From the perspective of the Indian Air Force (IAF), 2013 was to be a year replete with opportunities granting high visibility and positive public relations. Apart from the bi-annual Aero India show and historic acquisitions, to shape up by the year-end, IAF had two of its major exercises slated which kicked off with the Iron Fist 2013, to be followed by Live Wire a little later. But things seldom run according to script.
Within the first week of the year began murmurs of discontent from what has been (and will remain) one of its most controversial deployments, Op Triveni – IAF’s non-combat, support operations in the anti-Naxal fight. On January 7, in an encounter in Jharkhand’s Latehar district, which took the lives of nine Central Reserve Police personnel (CRPF) and one of Jharkhand Police, an IAF helicopter was called in by the ground forces to evacuate its injured. Almost about the land, the pilot aborted and flew back for reasons not known. The injured, who were all brought to the makeshift helipad from the encounter site – almost 3 km away had to then be physically lifted across anther 4 km and evacuated by a goods train. The forces, pre-occupied with casualties did not make much noise. But the memory remains.
In the same month came yet another ignominy when the Maoist insurgents not only forced its Mi17 helicopter to land in the jungles of Tamilwada in Chattisgarh’s Bastar region but also brought about an avoidable instance of six IAF personnel abandoning an injured police radio-operator in the stricken helicopter. That the Ministry of Home Affairs has termed the episode as an ‘extremely disturbing’ one and wants the Defence Ministry to act against the personnel is now public.
The force also lost two fighter aircrafts (Mig-27 on February 12 and Sukhoi-30 MKI, a week later) within a fortnight in the same region, presumably over the same exercise. To this add the VVIP helicopter saga which has brought the force yet again to the public stage, for yet another avoidable reason.
Excellent display of enhanced capabilities
On February 22, however, the IAF showed just why it deserves to not be seen through clouded eyes. Enthralling the nation with a gamut of upgraded and cutting-edge abilities, the force made a strong pitch in assuring the nation of its continued dedication to defending our airspace and nation-building through day, dusk and night.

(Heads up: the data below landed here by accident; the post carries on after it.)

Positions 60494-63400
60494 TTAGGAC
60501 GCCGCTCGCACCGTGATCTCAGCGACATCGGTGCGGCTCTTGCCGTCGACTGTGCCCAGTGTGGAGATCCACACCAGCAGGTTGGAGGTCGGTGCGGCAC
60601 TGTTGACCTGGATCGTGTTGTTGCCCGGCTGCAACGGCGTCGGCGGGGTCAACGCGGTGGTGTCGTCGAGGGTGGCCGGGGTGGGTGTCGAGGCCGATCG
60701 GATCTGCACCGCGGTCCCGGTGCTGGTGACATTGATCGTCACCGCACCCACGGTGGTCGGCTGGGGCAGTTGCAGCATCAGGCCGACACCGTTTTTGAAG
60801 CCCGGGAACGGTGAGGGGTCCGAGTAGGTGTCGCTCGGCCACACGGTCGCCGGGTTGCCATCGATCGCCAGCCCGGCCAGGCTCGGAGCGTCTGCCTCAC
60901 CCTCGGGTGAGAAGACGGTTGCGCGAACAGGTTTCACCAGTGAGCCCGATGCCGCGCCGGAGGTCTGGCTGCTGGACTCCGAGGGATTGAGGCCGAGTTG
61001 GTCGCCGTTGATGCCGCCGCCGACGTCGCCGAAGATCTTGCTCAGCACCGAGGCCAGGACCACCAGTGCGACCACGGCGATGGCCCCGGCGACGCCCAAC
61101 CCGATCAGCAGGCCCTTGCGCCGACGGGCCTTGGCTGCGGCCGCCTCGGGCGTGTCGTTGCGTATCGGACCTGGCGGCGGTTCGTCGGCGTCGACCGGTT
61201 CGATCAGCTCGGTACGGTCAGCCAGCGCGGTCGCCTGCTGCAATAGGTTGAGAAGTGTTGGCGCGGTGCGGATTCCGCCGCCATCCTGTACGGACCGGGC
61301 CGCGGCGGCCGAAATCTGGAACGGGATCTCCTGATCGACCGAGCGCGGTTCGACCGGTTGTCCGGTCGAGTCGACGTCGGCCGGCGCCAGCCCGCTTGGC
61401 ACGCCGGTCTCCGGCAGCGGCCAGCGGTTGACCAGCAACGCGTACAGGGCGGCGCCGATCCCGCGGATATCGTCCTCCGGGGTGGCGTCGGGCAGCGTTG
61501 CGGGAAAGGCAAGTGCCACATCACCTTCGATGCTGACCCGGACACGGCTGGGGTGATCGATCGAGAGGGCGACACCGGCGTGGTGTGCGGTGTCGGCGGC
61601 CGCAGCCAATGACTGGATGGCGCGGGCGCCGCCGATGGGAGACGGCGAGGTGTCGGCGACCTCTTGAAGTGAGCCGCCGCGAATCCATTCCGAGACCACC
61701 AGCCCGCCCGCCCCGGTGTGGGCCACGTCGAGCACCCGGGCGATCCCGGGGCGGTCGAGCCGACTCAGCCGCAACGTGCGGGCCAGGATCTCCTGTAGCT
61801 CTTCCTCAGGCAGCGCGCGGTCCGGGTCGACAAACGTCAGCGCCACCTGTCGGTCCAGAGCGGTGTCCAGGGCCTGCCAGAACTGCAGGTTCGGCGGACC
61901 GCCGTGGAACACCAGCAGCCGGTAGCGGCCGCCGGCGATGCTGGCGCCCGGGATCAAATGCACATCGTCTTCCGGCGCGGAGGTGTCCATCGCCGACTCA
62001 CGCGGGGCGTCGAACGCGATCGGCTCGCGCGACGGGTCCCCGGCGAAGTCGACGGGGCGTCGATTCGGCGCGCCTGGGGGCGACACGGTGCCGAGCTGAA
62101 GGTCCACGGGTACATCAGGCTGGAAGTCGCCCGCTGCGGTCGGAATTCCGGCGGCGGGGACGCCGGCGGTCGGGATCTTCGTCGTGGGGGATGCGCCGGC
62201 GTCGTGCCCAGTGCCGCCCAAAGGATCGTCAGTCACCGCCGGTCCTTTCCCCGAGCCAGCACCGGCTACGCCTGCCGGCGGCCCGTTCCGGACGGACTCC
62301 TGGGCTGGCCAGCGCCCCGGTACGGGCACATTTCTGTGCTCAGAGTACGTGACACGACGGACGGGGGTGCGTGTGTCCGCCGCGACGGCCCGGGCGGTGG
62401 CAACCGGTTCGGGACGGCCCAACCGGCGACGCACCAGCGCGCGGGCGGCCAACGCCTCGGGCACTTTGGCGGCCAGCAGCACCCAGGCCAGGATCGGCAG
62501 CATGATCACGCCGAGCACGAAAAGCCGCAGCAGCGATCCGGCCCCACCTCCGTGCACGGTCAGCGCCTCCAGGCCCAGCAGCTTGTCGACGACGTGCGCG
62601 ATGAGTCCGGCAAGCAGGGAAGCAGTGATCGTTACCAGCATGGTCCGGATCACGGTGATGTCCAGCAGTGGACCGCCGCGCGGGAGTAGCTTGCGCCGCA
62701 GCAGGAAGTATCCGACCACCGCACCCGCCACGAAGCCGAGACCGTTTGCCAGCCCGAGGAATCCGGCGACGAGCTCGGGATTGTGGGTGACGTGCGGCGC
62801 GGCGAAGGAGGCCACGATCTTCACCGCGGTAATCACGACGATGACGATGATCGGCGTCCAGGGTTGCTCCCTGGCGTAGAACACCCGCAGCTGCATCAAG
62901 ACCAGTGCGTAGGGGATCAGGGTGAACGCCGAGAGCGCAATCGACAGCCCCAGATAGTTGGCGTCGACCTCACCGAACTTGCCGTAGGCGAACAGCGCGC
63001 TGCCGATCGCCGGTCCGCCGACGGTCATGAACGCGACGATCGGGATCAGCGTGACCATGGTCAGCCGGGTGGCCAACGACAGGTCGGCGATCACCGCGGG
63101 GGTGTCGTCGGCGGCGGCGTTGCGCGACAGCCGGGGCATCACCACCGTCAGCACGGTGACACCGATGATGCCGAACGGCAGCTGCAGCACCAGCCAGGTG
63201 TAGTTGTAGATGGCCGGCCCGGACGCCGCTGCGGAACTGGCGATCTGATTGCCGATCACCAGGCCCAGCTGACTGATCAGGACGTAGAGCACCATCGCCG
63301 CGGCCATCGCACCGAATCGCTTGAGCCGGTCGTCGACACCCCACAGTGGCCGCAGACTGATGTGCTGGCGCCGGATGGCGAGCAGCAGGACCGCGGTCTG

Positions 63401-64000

IAF’s strength in precision-bombing was tested more than a decade ago when it was required to rain hell on to the intruders occupying the icy peaks of Kargil. It re-invented itself on this count utilizing advanced avionics, weaponry and skills. That apart, the excellence achieved in executing heli-borne operations, perhaps on display for the first time with the National Security Guard & its Garud commandos, implied the kind of havoc it can wreak if asked to dismantle the terror infrastructure across the border. The edge acquired in Special Forces operations thanks to the wonderful C130J Hercules aircraft too was not lost upon the audience which consisted of not just the Defence Minister but also the President, Prime Minister and foreign invitees.
While watching the Light Combat Aircraft (LCA) Tejas fire or the Light Combat Helicopter (LCH) and Advanced Light Helicopter’s (ALH) Sarang team exhibit their manoeuvrings, my pride was dented by the fact that these ‘indigenous’ aircrafts still have a long way to go before they truly can be indigenised. That our nation after producing atomic bombs, satellites & software programs for the world, consistently lacks the scientific know-how to go beyond license-producing planes and helicopters does not allow me my share of joy. To have the longest-serving defence minister of the world’s largest arms importer country say towards the end of his tenure that importing still has to be ‘reduced’, is disappointing to say the least.
Flying into the insurgency-prone zone or the Naxal-affected areas is only going to get trickier. The way things stand at present, the IAF seems threatened by the rebels and in trying to secure itself, is hurting those whom it is to serve. Maoists are known to & have indeed studied on bringing down helicopters way back in 2009. The IAF will have to ensure that the political leadership is made aware and persuaded to act so as to avoid any embarrassing situation in the future. It is only the IAF that stands to lose from it.
Finally, the manner in which corruption seems to have seeped in despite the ministry claiming that the procedures were followed in the VVIP deal only goes to show the sophistication gained by the wrongdoers. Not surprisingly, the ministry has put on hold the project which was to replace the vintage Cheetahs and Chetaks with 197 Light Utility Helicopters for the air force and the army. IAF is neither singularly responsible nor capable to address these issues. But will stand to lose the most.
For a professional and progressive air force, which has truly initiated its journey to transform into an aerospace power, merely factoring in the moves its external adversaries are making is only half the job done. For the real enemy lies within.